Most of Guerrero's weaknesses lie with his defense. In fact, the question marks surrounding this aspect of his game are what may have cost him a spot on the Dodgers' Opening Day roster this spring.

    He possesses average range and arm strength, which suggests a projection at second base rather than shortstop.

    Offensively, Guerrero has a tendency to dip his backside while batting, but the issue is easily rectifiable with continued coaching in the minor leagues.

2. Corey Seager, SS

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    USA TODAY Sports

    Drafted: First round, 18th overall in 2012 (Northwest Cabarrus High School, NC)


    2014 Statistics: .348/.394/.626, 12 home runs, 49 RBI in 55 games (High-A)



    Seager's smooth swing and excellent bat speed allow him to spray line drives to all fields. He has shown modest power, which should improve with continued development in the minors.

    He displays above average pitch selection and consistently battles pitchers deep into at-bats.

    Defensively, Seager is projected to become an above-average defender at the next level because of his soft hands and strong arm.



    Although he is stationed at shortstop for now, he will become oversized for the position if he continues to grow at his current rate. It's not really a weakness, but a more realistic destination for him as his career progresses will be at third base.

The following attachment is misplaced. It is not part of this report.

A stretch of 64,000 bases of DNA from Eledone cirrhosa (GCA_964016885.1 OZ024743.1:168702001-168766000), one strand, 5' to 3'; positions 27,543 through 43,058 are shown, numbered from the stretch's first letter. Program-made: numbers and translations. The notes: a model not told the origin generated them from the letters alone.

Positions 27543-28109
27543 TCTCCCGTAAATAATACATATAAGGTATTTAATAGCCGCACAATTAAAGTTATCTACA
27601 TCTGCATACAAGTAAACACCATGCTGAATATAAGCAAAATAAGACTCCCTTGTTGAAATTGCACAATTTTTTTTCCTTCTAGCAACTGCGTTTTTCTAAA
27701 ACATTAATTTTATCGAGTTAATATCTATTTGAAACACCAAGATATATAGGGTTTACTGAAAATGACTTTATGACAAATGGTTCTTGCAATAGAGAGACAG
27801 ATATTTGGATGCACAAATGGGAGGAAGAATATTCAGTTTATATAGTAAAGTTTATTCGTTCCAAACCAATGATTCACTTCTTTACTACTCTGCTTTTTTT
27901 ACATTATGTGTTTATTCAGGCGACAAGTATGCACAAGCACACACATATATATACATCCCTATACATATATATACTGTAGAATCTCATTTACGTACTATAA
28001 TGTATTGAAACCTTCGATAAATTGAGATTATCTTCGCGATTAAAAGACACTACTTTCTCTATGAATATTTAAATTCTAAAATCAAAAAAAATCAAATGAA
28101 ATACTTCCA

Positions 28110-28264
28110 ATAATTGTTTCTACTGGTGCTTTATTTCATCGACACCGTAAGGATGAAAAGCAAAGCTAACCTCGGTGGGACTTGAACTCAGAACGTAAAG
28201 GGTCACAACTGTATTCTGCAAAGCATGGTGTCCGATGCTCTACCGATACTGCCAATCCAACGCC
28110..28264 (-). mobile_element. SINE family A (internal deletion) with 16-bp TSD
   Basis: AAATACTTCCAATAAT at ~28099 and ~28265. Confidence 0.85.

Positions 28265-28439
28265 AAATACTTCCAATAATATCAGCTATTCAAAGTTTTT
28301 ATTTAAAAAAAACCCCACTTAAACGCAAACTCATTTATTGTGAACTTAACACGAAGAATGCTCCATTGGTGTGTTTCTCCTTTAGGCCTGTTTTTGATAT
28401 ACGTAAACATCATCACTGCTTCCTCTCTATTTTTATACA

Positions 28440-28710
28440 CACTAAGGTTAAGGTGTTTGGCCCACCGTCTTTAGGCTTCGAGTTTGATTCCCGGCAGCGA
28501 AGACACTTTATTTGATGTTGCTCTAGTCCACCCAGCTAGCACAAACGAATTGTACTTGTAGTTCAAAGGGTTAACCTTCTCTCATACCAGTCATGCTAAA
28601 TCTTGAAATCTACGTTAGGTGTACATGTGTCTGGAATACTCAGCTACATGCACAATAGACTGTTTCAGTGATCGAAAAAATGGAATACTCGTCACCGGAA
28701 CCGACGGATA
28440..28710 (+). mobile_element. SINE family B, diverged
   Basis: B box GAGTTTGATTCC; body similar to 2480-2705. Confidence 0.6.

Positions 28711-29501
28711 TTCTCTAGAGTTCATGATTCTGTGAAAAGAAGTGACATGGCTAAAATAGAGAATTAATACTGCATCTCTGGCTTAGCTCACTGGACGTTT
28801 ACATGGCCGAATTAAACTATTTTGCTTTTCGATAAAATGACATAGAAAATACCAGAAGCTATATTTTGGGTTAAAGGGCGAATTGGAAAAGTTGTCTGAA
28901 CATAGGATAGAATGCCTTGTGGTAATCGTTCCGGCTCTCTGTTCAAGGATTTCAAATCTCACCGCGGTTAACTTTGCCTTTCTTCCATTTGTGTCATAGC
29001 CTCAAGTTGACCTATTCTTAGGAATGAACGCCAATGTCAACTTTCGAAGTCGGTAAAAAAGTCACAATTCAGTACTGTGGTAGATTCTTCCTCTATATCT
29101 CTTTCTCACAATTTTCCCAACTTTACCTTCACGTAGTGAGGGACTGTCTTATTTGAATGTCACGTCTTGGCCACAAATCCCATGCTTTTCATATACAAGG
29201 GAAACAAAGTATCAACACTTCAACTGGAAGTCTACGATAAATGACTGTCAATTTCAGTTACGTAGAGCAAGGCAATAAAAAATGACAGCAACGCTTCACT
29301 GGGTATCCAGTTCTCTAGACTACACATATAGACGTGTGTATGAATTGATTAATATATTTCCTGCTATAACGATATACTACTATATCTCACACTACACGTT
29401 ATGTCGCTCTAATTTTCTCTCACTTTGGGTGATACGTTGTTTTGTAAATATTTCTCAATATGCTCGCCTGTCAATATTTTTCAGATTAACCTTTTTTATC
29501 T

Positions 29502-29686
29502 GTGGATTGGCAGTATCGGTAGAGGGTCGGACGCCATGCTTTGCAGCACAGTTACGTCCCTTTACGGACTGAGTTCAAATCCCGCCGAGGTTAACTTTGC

1. Joc Pederson, CF

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    Christian Petersen/Getty Images

    Drafted: Eleventh round, 352nd overall in 2010 (Palo Alto High School, CA)


    2014 Statistics: .332/.440/.623, 16 home runs, 37 RBI in 59 games (Triple-A)



    Pederson has a thoughtful approach at the plate and has shown the ability to hit the ball to all fields. The power numbers are also encouraging, as he owns a .503 slugging percentage for his career to go along with at least 31 extra base hits at each stop along the minor league ladder.

    Pederson is considered an above-average runner as demonstrated by the fact that he has swiped at least 26 bags in each of his first three seasons in the minors. With 13 already this season, he is on pace to achieve that mark again. His speed also translates to solid range in the outfield, where his strong arm is a viable play at all three positions.



    Pederson has consistently struggled against left-handed pitchers, batting nearly 100 points lower against southpaws as compared to against righties this season. The power numbers also drop off against left-handers.

    Although Pederson is pegged as a five-tool prospect, none of the five truly stand out, and it will be difficult for the 22-year-old to crack the Dodgers roster this season due to their surplus of outfielders.